I made sure to have enough in my wallet to buy my [ex]coworkers some beer at the local sports bar that afternoon.

Quote:
Originally Posted by jIMOh View Post
As you progressed through retirement, did you lower or raise the cash position as a multiple of expenses?
FWIW. I've never been one to pay the least bit of attention to rules of thumb for having available cash. And it always seemed to me, that if I were to bury anything in the back yard with the expectation it would hold value, cash isn't going to work very well for that. Not having a paycheck to rely on for income has given me some pause, but now that we are getting our retirement income streams set up and flowing I really don't anticipate doing things much differently.
__________________
Theseus is offline   Reply With Quote
Old 08-29-2014, 01:05 PM   #5
Full time employment: Posting here.
 
Join Date: Mar 2011
Posts: 534
I had probably 3-4 years. I also had/have another 4-5 years in ibonds which some people think of as cash.
__________________
jon-nyc is offline   Reply With Quote
Old 08-29-2014, 01:23 PM   #6
Recycles dryer sheets
 
Join Date: May 2011
Location: Maple Valley
Posts: 464
Hmm, My DH is getting ready to take the plunge. I was thinking of 2 years worth of expenses as just in case.
__________________
kimcdougc is offline   Reply With Quote
Old 08-29-2014, 01:27 PM   #7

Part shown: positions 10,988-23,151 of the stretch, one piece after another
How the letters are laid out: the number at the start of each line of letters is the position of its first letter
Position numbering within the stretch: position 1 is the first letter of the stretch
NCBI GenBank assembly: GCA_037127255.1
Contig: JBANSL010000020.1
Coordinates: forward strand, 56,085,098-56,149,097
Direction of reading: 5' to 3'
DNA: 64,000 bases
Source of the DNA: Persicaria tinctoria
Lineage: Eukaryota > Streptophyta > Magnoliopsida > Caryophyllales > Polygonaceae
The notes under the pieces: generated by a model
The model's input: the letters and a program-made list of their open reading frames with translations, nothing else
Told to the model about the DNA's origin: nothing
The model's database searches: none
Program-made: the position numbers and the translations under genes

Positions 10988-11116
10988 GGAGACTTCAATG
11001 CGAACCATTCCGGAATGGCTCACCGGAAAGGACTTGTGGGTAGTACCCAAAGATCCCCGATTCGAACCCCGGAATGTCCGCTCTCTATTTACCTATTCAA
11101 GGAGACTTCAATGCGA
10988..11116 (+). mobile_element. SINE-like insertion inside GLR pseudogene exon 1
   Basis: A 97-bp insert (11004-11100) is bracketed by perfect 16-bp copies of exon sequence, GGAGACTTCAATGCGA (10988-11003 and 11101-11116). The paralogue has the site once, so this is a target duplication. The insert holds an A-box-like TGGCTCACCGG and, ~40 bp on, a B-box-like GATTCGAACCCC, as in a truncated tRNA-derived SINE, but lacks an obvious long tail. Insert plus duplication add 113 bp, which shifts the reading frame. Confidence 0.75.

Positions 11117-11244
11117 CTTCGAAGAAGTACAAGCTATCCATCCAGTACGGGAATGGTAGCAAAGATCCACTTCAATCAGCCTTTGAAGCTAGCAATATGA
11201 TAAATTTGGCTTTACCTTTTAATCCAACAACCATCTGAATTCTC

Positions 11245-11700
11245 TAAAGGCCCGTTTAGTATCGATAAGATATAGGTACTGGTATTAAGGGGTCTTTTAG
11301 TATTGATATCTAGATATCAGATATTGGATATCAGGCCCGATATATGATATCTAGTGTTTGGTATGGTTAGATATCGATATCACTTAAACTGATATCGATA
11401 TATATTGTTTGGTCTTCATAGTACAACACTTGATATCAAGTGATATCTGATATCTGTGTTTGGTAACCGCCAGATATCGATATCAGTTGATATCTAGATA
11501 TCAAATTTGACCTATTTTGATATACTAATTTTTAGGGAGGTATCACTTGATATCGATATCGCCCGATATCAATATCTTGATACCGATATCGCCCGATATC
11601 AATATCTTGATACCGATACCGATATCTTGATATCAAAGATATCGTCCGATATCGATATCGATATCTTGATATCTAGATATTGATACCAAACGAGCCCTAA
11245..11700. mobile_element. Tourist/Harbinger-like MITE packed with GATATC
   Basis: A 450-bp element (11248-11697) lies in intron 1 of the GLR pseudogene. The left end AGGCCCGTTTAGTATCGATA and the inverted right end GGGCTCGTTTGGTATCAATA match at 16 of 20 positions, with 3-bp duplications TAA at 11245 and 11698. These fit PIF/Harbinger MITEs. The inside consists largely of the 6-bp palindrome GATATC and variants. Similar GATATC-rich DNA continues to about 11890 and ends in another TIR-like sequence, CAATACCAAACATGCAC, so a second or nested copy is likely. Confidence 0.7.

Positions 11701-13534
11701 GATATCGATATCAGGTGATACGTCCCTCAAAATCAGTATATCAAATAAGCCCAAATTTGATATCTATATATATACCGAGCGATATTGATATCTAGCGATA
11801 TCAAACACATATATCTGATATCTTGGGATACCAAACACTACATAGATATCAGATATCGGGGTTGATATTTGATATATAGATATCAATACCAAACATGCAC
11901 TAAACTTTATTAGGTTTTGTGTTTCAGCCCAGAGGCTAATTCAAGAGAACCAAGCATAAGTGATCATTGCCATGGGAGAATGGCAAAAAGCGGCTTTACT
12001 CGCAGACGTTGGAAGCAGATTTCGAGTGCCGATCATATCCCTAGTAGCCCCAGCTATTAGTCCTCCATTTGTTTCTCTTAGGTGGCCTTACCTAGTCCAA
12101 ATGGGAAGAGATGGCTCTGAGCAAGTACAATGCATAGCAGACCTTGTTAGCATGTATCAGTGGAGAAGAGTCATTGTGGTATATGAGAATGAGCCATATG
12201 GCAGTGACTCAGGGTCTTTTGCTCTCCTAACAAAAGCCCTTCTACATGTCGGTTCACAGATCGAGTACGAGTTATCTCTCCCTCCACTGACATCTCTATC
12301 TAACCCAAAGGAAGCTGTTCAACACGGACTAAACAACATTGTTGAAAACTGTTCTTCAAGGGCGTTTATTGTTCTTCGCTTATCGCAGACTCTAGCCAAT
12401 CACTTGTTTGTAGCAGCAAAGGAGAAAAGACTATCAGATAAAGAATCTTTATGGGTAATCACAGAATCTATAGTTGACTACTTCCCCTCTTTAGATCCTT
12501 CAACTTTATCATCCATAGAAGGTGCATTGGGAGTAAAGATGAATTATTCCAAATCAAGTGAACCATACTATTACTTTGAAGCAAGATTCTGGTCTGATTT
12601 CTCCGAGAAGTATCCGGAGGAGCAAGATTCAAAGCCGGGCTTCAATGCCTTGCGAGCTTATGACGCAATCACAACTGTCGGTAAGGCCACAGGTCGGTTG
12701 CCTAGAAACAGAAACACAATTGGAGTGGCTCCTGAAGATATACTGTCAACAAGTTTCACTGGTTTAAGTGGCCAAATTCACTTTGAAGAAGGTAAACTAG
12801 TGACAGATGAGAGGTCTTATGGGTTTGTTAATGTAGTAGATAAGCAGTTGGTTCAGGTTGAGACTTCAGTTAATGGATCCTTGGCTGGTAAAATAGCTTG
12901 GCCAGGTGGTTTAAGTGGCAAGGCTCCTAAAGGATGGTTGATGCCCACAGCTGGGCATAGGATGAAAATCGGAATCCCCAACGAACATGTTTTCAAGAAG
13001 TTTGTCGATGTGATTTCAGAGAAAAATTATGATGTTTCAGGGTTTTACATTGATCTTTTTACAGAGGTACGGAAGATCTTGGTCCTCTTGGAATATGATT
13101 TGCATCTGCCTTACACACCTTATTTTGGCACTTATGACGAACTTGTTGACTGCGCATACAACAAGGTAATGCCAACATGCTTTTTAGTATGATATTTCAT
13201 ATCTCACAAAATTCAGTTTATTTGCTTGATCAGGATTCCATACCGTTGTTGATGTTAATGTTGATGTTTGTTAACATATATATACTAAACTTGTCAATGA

Give me a museum and I'll fill it. (Picasso)
Give me a forum ...
 
Join Date: Jun 2005
Posts: 8,615
I had no cash the day I retired. I don't believe in cash unless it return 5% or more.

Several studies have shown that one shouldn't have any cash when they retire because it is a drag on portfolio return. Cash is simply a mental crutch that some folks use. But if you are one of those folks, then by all means have some cash, but it will cost you.
__________________
LOL! is offline   Reply With Quote
Old 08-29-2014, 01:47 PM   #8
Recycles dryer sheets
 
Join Date: Oct 2008
Posts: 217
Well when I retired they gave us our regular salary for a year,plus my pension started
the next day, so actually had more money coming in than if I was working,at least for
one year. Bridged me until I could collect SS.
Old Mike
__________________
mf15 is offline   Reply With Quote
Old 08-29-2014, 01:50 PM   #9
Thinks s/he gets paid by the post
 
Join Date: Nov 2009
Posts: 3,854
On the day I retired, I had just faxed 10 pages of instructions to my 401k/ESOP plan administrator to tell them how to liquidate my holdings. I was using NUA to liquidate the company stock, so a condition for doing that was to empty out the rest of my holdings in the plan. I did a direct rollover of most of the non-company-stock holdings into an IRA while cashing out the small after-tax contributions I had in the plan. I also received my last paycheck which included some unused vacation time I did not know I even had.

A few days later, I had a lot of cash in my bank account ready to be invested in the big bond fund which has been generating monthly dividends to pay my bills ever since. A week later, after I received the trustee-to-trustee rollover check from the admin, I visited my Fidelity office to invest the whole shebang. But for a few days I had about 14 years of expenses in cash sitting in the bank. So, that's my answer - 14 years.
__________________
Retired in late 2008 at age 45. Cashed in company stock, bought a lot of shares in a big bond fund and am living nicely off its dividends. IRA, SS, and a pension await me at age 60 and later. No kids, no debts.